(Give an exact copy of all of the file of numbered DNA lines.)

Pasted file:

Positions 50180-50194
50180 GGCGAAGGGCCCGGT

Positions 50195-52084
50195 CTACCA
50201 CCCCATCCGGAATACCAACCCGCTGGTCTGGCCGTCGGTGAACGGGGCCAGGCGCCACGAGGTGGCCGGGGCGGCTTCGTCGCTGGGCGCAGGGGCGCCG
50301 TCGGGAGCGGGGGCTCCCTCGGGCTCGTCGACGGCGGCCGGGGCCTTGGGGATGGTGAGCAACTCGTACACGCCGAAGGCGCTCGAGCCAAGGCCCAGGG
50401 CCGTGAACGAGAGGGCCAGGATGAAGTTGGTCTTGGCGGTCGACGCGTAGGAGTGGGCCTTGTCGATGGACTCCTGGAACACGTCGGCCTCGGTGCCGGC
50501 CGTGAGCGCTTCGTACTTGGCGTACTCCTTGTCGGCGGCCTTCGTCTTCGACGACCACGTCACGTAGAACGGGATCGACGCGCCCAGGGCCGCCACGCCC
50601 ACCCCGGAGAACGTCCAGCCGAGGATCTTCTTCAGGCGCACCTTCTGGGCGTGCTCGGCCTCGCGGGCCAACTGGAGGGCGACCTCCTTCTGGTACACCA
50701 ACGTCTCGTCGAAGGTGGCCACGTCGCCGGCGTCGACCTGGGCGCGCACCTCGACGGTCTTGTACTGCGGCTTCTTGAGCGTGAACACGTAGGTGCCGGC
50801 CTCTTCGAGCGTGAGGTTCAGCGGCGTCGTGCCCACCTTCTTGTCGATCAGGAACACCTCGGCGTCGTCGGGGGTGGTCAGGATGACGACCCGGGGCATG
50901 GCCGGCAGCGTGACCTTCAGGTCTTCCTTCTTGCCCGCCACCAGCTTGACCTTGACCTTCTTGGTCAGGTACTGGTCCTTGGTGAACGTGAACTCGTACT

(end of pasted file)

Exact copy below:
Positions 50180-50194
50180 GGCGAAGGGCCCGGT

Positions 50195-52084
50195 CTACCA
50201 CCCCATCCGGAATACCAACCCGCTGGTCTGGCCGTCGGTGAACGGGGCCAGGCGCCACGAGGTGGCCGGGGCGGCTTCGTCGCTGGGCGCAGGGGCGCCG
50301 TCGGGAGCGGGGGCTCCCTCGGGCTCGTCGACGGCGGCCGGGGCCTTGGGGATGGTGAGCAACTCGTACACGCCGAAGGCGCTCGAGCCAAGGCCCAGGG
50401 CCGTGAACGAGAGGGCCAGGATGAAGTTGGTCTTGGCGGTCGACGCGTAGGAGTGGGCCTTGTCGATGGACTCCTGGAACACGTCGGCCTCGGTGCCGGC
50501 CGTGAGCGCTTCGTACTTGGCGTACTCCTTGTCGGCGGCCTTCGTCTTCGACGACCACGTCACGTAGAACGGGATCGACGCGCCCAGGGCCGCCACGCCC
50601 ACCCCGGAGAACGTCCAGCCGAGGATCTTCTTCAGGCGCACCTTCTGGGCGTGCTCGGCCTCGCGGGCCAACTGGAGGGCGACCTCCTTCTGGTACACCA
50701 ACGTCTCGTCGAAGGTGGCCACGTCGCCGGCGTCGACCTGGGCGCGCACCTCGACGGTCTTGTACTGCGGCTTCTTGAGCGTGAACACGTAGGTGCCGGC
50801 CTCTTCGAGCGTGAGGTTCAGCGGCGTCGTGCCCACCTTCTTGTCGATCAGGAACACCTCGGCGTCGTCGGGGGTGGTCAGGATGACGACCCGGGGCATG
50901 GCCGGCAGCGTGACCTTCAGGTCTTCCTTCTTGCCCGCCACCAGCTTGACCTTGACCTTCTTGGTCAGGTACTGGTCCTTGGTGAACGTGAACTCGTACT